Protection for pilgrims and travellers

Meningococcal infection can cause meningitis, septicaemia or both. Five strains of meningococcal bacteria (A, B, C, W135 and Y) cause most cases. Although it occurs in all countries, it is much more common in certain areas. There are epidemics in the ‘meningitis belt’ of sub-Saharan Africa, usually due to meningococcal A or W135 bacteria, and from time to time there are outbreaks in other countries.

Large epidemics of meningococcal disease have been linked to the Hajj pilgrimage, at first due to A-strain and then in 2000/2001 to W135[1]. Cases of meningococcal disease also occurred world-wide after pilgrims returned to their own countries[2].

Because of these epidemics, quadrivalent ACWY vaccination has been a compulsory entry requirement into Saudi Arabia for pilgrims on Hajj and Umrah, and for other travellers in Hajj season since 2002. It protects against meningitis and septicaemia caused by four different strains: A, C, W135 and Y. Vaccination is also recommended for travel to sub-Saharan Africa and certain other countries, especially if travellers will be living or working with local people or visiting during an outbreak. An up-to-date list of countries with potential risk can be obtained from

Pilgrims on Hajj or Umrah are required to present a certificate of vaccination with ACWY, issued at least 10 days, but not more than 3 years before arrival. This also applies to seasonal workers in Hajj areas.

What vaccines are available?

There are three ACWY vaccines available. Menveo® and Nimenrix® are the most advanced vaccines, called ‘conjugate’ vaccines (see box right), ACWY Vax® is an older vaccine that does not work very well in young children. Although all vaccines are suitable for travel, the Department of Health recommends that children over 5 years of age and adults are vaccinated with a conjugate vaccine because they provide better and longer lasting protection. Children under 5 should always be vaccinated with conjugate vaccines. Those over 1 year of age should receive a single dose of either Nimenrix® or Menveo®. Babies under one year of age, should receive two doses of Menveo® one month apart for protection[3].

The Muslim Council of Britain (MCB) have set up a national network of vaccination clinics in England, Scotland and Wales where Menveo® is offered to pilgrims travelling on Hajj or Umrah at a reduced price of no more than £35. This cost includes the cost of the vaccine, administration and the certificate. For more information, or to find your nearest clinic visit or call 08455 521 4160. The MCB network of vaccination clinics doesn’t cover Northern Ireland. GP practices and travel clinics can be contacted for information on vaccination.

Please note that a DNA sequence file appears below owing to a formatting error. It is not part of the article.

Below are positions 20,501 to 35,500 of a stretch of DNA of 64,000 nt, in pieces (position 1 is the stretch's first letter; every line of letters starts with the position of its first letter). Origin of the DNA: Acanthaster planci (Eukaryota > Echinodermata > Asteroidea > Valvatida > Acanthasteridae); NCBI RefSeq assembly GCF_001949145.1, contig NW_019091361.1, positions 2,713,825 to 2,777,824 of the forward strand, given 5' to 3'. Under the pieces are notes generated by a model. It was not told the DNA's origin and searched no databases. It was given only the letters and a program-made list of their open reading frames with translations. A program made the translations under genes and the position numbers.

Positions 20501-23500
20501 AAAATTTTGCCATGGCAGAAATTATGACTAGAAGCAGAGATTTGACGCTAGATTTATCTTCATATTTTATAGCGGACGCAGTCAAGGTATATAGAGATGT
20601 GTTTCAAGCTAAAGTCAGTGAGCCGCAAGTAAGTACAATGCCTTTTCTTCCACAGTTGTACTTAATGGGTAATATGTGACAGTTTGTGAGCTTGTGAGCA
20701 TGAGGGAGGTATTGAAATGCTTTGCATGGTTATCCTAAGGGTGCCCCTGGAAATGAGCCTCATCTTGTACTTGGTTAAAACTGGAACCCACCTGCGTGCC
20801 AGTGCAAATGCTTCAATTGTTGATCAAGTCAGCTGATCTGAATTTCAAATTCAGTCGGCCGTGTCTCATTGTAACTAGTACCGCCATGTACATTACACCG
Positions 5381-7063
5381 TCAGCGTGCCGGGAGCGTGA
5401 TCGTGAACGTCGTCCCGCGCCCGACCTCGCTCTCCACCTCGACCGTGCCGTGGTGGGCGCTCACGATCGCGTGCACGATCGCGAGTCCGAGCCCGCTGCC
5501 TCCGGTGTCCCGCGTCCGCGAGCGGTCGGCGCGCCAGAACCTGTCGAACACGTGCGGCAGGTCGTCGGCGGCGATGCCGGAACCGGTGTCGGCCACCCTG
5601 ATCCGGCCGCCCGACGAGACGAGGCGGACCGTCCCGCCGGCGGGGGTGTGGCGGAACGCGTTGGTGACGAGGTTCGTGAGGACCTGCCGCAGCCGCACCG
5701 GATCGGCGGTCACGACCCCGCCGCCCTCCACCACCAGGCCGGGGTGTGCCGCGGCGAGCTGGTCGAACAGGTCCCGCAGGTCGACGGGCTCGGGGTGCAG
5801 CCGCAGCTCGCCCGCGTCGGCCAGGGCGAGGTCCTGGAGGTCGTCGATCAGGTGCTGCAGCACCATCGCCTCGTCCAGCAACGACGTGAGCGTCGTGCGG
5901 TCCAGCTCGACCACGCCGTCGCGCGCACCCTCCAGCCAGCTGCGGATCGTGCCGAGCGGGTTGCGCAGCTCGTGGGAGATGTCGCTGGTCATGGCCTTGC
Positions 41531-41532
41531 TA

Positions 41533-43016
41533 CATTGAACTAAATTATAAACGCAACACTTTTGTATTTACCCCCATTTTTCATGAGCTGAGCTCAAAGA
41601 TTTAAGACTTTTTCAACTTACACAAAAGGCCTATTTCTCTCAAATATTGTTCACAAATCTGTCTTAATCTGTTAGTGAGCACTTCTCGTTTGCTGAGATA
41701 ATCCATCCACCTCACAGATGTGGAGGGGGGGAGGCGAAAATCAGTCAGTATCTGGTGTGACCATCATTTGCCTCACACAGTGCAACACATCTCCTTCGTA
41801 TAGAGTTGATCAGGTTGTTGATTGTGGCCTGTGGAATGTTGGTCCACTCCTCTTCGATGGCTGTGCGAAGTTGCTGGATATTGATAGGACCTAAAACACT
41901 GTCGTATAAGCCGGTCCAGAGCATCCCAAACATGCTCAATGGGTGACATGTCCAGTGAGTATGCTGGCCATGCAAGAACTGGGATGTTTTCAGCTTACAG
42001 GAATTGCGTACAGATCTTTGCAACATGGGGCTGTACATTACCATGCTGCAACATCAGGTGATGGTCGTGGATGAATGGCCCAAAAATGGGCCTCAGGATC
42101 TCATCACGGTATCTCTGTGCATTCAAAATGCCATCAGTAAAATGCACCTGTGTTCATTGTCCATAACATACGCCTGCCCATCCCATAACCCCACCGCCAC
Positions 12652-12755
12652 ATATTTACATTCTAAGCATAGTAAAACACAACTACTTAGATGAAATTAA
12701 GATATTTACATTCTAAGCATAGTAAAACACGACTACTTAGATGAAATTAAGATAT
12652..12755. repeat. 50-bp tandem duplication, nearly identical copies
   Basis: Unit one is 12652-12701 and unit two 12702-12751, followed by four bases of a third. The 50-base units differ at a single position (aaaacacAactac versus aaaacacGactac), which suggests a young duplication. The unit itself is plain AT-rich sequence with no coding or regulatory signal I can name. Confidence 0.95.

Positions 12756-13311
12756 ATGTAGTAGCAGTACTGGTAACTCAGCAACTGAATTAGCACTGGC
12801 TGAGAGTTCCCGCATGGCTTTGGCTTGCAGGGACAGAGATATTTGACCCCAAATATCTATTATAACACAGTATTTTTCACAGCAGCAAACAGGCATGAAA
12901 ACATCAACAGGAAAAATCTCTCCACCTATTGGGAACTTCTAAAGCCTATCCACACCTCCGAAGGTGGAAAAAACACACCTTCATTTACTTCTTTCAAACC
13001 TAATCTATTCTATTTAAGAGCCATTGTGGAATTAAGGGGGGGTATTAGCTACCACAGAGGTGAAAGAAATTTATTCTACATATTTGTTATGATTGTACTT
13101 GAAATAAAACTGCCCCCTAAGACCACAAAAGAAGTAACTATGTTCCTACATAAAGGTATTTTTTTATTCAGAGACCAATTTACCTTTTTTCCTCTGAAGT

Safety and acceptability

The ingredients of both the older polysaccharide vaccine and the newer conjugate vaccines have been in use for many years. Although mild side effects are fairly common, including pain where the vaccine was injected, and sometimes headache, or nausea, these reactions are similar to the reactions caused by routine vaccines.

Menveo® has been certified as Halal by the Indonesian Council of Ulama and the Islamic Services of America. Nimenrix® has been certified as Halal by the Halal Food Council of Europe.

Know the symptoms

Remember there are strains of meningitis that cannot be prevented, so it is important to know the symptoms to look out for, because early treatment saves lives.

Where can I go for further information and support?

Meningitis Research Foundation has a free information service called MeningitisWise, operating 365 days a year.

We provide audio and written information about symptoms and about quadrivalent vaccine for pilgrims on Hajj in many languages including Arabic, Bengali (Sylheti), Gujarati, Punjabi, Somali, Turkish and Urdu here.

An interpretation service in 150 languages is available through the helpline on Freefone 080 8800 3344.

Can you catch meningitis and septicaemia from other travellers on the same aeroplane, ship, bus, or train or in the same hotel or resort?

Getting meningitis and septicaemia from this sort of contact is unlikely. While at least 10% of the people you meet every day carry meningococcal bacteria in the back of their nose and throat, usually, this causes no harm. It is never possible to be completely certain that bacteria will not be transmitted, but the risk in these settings not generally any higher than in every day situations where contact with other people is neither intimate nor prolonged.

Can you catch meningitis and septicaemia from recycled air in air-conditioning systems?

Meningococcal bacteria are very fragile and can only live outside the body for a few moments. It is therefore not an airborne disease, and cannot linger in the air or on objects.

  1. Lingappa, J.R., et al., Serogroup W-135 meningococcal disease during the Hajj, 2000. Emerg Infect Dis, 2003. 9(6): p. 665-71.
  2. Hahne, S.J., et al., W135 meningococcal disease in England and Wales associated with Hajj 2000 and 2001. Lancet, 2002. 359(9306): p. 582-3.
  3. 'Green Book'. Department of Health. Immunisation against infectious diseases. Chapter 22: Meningococcal. Updated April 2011.
Emma Cutts
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Conjugate Vaccines

Conjugate vaccines are made by linking part of the bacteria’s sugar coat to a protein. This allows the immune system to recognise and attack bacteria with the same sugar coat when they enter the body. Conjugate vaccines are effective in babies as young as 2 months of age and trigger a long-lasting immune response.